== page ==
This doesn't mean you need to bulk, but you should be at maintenance at a bare minimum to give your body plenty of fuel. However, if you have been in an extreme caloric deficit, you’ll likely need to be put on a reverse diet and possibly see a professional.
You may also want to include some light recovery work to replace the time away from intense training. We're talking about simple walking or a cycle around the park. Just be sure not to turn it into a HIIT session!
The above would be enough for mild cases. If you have a more severe condition, you're going to likely need to just stop training altogether for some time.
However, at the its heart, overtraining is simply caused by a program that does not properly balance training with recovery.
Here are some basic things you can do to mitigate your chance of developing overtraining:
We saw that these two are clearly different, but there is also plenty of overlap. Further, some practices can definitely help with mitigating the development of burnout or overtraining.
1) Be Honest With How Much You Can Handle:
If you have read SET FOR SET for any length of time, you have heard us many times before talking about the importance of choosing the proper frequency. In our opinion, there's really no reason the majority of the population needs to train six days a week. Five days a week can even be a lot. Four days tend to be the sweet spot for most people and can help fight both burnout and overtraining.
First, it's only four days meaning you have plenty of time to explore your other interests or work on relationships. Secondly, it's only four days, so you have three full recovery days. You would need to train pretty damn hard to develop overtraining on four days a week. If you’re not sure what to do, give this program a shot: 4-Day Upper Lower Split.
Therefore, just be honest about how many days you can commit when you start a program. If you're unsure, you can handle five days and train for four days. If you're not sure, you can train for four days, train for three days. You're going to be much happier, and your relationship with the gym will be much healthier.
2) Take Deload Weeks Or Time Away:
Similar to above, take a deload or even time away. To be honest, it's not uncommon for us to just step away from the gym for a month when we feel we need it. And for the love of God, don't be that guy bugging his girlfriend to go to the gym on holiday. We're not saying just be a lazy fat ass, but if you're stressing about training on holiday, you are probably developing some unhealthy habits. Instead of going to the gym, going swimming, kayaking, ATV, hiking...just go outside and enjoy yourself!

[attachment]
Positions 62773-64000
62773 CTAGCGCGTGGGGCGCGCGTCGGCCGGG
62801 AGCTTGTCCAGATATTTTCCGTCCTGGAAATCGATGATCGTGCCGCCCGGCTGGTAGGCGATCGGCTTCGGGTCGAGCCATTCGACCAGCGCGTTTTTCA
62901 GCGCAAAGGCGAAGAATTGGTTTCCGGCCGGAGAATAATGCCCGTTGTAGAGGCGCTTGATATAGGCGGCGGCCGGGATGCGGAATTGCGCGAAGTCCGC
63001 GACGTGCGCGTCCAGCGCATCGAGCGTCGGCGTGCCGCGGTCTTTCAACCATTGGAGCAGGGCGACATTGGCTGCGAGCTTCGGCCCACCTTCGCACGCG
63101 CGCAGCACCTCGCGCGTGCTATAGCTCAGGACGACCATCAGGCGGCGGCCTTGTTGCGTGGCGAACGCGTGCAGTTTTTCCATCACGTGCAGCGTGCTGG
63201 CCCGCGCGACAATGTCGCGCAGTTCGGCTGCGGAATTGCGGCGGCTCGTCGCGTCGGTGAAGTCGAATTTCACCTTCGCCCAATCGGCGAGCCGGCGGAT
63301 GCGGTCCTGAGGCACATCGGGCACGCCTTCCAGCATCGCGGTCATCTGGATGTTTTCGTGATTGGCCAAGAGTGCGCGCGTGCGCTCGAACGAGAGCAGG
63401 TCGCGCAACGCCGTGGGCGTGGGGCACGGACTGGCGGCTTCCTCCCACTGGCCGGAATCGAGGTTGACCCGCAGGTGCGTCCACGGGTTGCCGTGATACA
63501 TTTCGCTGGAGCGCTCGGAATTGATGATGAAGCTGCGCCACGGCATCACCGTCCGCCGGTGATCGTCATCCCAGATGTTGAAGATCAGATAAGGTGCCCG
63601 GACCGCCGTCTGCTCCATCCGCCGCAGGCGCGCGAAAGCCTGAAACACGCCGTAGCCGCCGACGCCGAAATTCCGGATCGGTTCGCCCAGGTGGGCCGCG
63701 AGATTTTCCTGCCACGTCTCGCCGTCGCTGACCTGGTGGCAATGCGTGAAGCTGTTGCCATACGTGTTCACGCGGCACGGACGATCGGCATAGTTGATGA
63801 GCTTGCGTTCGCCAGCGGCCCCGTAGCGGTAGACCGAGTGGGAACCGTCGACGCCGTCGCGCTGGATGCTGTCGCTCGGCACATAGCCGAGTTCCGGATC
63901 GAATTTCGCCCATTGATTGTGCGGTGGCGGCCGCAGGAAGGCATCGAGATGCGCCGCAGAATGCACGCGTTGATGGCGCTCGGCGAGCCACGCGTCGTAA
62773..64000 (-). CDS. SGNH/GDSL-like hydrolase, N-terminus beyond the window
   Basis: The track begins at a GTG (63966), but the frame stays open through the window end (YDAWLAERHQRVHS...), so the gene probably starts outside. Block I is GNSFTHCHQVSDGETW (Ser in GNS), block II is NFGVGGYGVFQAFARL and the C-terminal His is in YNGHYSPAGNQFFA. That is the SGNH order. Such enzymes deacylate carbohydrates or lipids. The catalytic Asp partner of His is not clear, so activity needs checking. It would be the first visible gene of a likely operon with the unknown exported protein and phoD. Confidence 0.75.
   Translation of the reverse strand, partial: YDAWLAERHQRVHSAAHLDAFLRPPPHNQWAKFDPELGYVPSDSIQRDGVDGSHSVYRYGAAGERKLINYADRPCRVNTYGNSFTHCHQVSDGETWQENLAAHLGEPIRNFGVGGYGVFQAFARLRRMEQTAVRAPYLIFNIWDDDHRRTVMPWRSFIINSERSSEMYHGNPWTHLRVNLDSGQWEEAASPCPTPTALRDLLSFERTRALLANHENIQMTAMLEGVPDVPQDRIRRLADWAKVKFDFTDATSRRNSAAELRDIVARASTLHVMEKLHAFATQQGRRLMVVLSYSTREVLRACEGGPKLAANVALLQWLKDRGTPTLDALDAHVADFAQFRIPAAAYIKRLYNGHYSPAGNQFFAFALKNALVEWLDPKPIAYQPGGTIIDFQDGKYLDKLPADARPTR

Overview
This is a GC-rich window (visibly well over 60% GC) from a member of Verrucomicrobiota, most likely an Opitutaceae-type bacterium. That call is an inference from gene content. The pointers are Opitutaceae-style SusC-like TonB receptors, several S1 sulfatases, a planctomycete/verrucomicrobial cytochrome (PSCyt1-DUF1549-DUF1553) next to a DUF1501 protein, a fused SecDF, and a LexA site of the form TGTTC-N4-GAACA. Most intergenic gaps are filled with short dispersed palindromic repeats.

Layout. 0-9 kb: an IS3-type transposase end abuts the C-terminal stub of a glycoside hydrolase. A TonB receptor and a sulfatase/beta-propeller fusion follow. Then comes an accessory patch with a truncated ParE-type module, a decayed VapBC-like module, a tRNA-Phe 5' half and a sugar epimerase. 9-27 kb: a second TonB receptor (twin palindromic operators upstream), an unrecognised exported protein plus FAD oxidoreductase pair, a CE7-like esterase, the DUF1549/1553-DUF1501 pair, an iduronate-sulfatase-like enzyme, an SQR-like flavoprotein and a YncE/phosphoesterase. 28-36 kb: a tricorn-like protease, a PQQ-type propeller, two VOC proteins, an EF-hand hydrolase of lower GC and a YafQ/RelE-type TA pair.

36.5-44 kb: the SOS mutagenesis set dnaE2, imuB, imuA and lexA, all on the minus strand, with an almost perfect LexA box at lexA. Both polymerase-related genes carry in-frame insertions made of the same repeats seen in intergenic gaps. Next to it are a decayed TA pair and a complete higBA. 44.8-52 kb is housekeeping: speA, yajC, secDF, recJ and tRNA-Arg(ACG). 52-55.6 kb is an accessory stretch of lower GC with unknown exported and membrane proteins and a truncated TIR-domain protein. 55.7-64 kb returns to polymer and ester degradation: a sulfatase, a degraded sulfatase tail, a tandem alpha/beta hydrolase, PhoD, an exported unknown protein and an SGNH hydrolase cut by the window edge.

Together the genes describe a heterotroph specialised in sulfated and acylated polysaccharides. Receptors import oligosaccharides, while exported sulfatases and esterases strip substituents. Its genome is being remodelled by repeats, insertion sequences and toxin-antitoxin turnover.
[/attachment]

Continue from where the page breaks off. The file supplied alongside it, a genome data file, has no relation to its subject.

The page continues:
The point is, don't be afraid to take time away. In fact, while we might not always plan a deload, we will use three-day weekends or vacations as our deloads. Love the gym and love living life. They're not mutually exclusive. Actually, they're quite complementary and you’re missing out if you forgot to enjoy life.
3) Incorporate A Hobby Or Cross-Training:
Similar to the above, find another athletic hobby or get involved in cross-training. For example, MMA and boxing are awesome complementary activities for weight training. You get to spread your social circle, have a sport that works different muscles and movements, AND you'll get fit as heck too!
Other awesome options are:
Again, the point is to have other interests and hobbies to engage in. Therefore, let's say you're just not feeling the gym. Instead of getting anxious, you can now grab your board and go surf, knowing you're not being lazy. Better yet, you're having fun!
Burnout and overtraining are both serious conditions that can affect your performance and your quality of life. The good thing is that they're both easily preventable. If you do feel that your burnout is more serious than accidentally taking on too much work, reach out to a coach or friend or someone you can talk to. We're often enemies of our minds too often, and talking can greatly alleviate this stress.
And above all, unless you’re getting paid, don’t take training so seriously. By all means have goals and pursue them with 100% effort. We just don’t want you to live a life full of no fun just so you don’t mess up your gainz. After learning all about overtraining and burnout, you can see there clearly is such a thing as "too much of a good thing".
1. Main LC, Landers GJ. Overtraining or Burnout: A Training and Psycho-Behavioural Case Study. International Journal of Sports Science & Coaching. 2012;7(1):23-31. doi:10.1260/1747-95184.108.40.206